I recommend going into this with an idea of your own personal level of pain tolerance -- while giving yourself tons of grace and wiggle room.

To use myself as an example: I planned to labor for as long as I could without medication, knowing that I might want it at some point -- and that was OK. My ultimate goal was to preserve some of my strength and energy for pushing without fully exhausting myself In the hours of lead-up contractions.

For me, it worked. For more specifics on that, you can read my full birth story here.

Now, with baby no. 2 on the way, I am approaching this aspect of my birth plan a bit differently. Since second babies tend to come a bit faster than the first, I am curious to see whether I will be able to go longer without receiving an epidural. But, like the first time, I am keeping an open mind to all the possibilities and plan to listen to my body's needs in the moment.

What would you like to do with baby immediately after birth?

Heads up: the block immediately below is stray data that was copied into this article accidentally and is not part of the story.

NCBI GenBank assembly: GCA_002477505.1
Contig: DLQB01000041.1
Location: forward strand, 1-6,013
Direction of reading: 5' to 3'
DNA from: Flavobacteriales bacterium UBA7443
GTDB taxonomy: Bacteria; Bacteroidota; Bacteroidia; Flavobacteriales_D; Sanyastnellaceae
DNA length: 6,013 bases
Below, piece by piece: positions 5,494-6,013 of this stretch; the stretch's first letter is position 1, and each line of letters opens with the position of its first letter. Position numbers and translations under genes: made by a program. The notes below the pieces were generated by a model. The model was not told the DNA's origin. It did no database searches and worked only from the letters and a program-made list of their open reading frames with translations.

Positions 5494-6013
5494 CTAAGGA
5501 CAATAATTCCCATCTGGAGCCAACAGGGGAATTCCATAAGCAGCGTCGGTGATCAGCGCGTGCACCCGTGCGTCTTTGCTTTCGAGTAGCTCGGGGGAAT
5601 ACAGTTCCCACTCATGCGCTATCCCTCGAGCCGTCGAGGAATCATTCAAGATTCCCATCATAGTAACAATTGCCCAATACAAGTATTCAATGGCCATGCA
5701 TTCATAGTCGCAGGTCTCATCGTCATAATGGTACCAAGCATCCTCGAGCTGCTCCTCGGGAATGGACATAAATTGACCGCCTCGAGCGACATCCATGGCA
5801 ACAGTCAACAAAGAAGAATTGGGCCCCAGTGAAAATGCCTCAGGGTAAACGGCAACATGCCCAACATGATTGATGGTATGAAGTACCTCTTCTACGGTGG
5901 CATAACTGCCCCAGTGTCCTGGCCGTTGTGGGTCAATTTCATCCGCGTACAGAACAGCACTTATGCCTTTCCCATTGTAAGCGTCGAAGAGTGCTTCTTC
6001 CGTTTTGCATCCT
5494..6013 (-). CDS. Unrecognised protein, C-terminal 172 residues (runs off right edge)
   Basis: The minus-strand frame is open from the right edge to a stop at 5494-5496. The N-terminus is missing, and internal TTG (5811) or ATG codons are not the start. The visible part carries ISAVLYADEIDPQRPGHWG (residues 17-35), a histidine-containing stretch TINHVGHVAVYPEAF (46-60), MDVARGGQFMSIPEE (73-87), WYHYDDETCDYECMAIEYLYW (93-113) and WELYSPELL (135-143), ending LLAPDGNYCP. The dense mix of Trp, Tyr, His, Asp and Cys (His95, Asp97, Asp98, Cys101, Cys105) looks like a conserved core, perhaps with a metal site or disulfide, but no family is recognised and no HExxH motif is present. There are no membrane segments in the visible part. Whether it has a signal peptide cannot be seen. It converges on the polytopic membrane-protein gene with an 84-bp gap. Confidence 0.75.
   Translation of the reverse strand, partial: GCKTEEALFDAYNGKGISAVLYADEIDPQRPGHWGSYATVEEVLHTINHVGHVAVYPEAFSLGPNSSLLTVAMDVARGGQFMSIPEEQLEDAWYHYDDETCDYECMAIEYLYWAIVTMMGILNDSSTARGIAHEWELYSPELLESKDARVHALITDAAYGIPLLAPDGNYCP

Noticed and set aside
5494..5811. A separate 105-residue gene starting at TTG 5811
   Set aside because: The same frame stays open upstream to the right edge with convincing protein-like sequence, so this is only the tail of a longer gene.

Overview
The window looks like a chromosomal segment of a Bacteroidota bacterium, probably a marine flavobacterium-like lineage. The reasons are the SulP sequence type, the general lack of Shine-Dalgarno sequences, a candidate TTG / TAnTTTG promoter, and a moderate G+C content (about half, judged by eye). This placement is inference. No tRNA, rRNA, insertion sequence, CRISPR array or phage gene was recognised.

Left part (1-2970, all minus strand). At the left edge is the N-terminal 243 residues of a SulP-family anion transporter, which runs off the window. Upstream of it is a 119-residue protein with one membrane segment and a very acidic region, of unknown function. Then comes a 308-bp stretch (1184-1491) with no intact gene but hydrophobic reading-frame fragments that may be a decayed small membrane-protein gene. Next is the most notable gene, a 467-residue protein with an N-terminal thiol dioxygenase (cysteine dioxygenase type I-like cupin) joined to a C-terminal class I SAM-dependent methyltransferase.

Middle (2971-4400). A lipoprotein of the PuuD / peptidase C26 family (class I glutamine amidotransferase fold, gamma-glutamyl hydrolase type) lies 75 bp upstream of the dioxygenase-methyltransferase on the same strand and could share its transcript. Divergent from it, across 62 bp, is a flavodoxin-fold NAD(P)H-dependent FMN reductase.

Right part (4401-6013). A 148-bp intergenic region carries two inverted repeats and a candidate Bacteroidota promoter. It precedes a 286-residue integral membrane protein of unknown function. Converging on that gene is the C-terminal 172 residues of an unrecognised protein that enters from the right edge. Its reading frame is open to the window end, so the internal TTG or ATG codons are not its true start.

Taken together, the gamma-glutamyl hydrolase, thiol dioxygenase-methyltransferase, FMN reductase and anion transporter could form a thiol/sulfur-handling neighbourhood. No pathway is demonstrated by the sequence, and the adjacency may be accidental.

By this I mean, would you like to practice immediate skin-to-skin contact or wait until baby is cleaned off and examined first? There are also several options regarding delayed cord clamping and cord blood banking, as well. (More on this later.)

Some hospitals/birthing centers have established practices on this topic, so it's worth talking to your doctor or midwife ahead of time about what they generally do. Barring an emergency situation, the hospital where I delivered almost always practices immediate skin-to-skin contact.

I confirmed with the nursing staff and my doctor that I would like to have immediate skin-to-skin contact after birth, and we were fortunate to be able to experience that without complication. I also reminded my doctor ahead of time (as in, very shortly before pushing my daughter out) that we would like to delay cord clamping to allow her to continue receiving blood flow from the placenta. (As such, we did not do any cord blood banking.)

What Is Delayed Cord Clamping?

In short, Delayed Cord Clamping (DCC) means that your doctor will wait to clamp the baby's umbilical cord until at least 30-60 seconds after the birth, sometimes longer, to allow additional blood flow from the placenta to your baby.

According to the American College of Obstetricians and Gynecologists (ACOG), DCC "increases hemoglobin levels at birth and improves iron stores in the first several months of life, which may have a favorable effect on developmental outcomes." There are additional benefits for pre-term infants.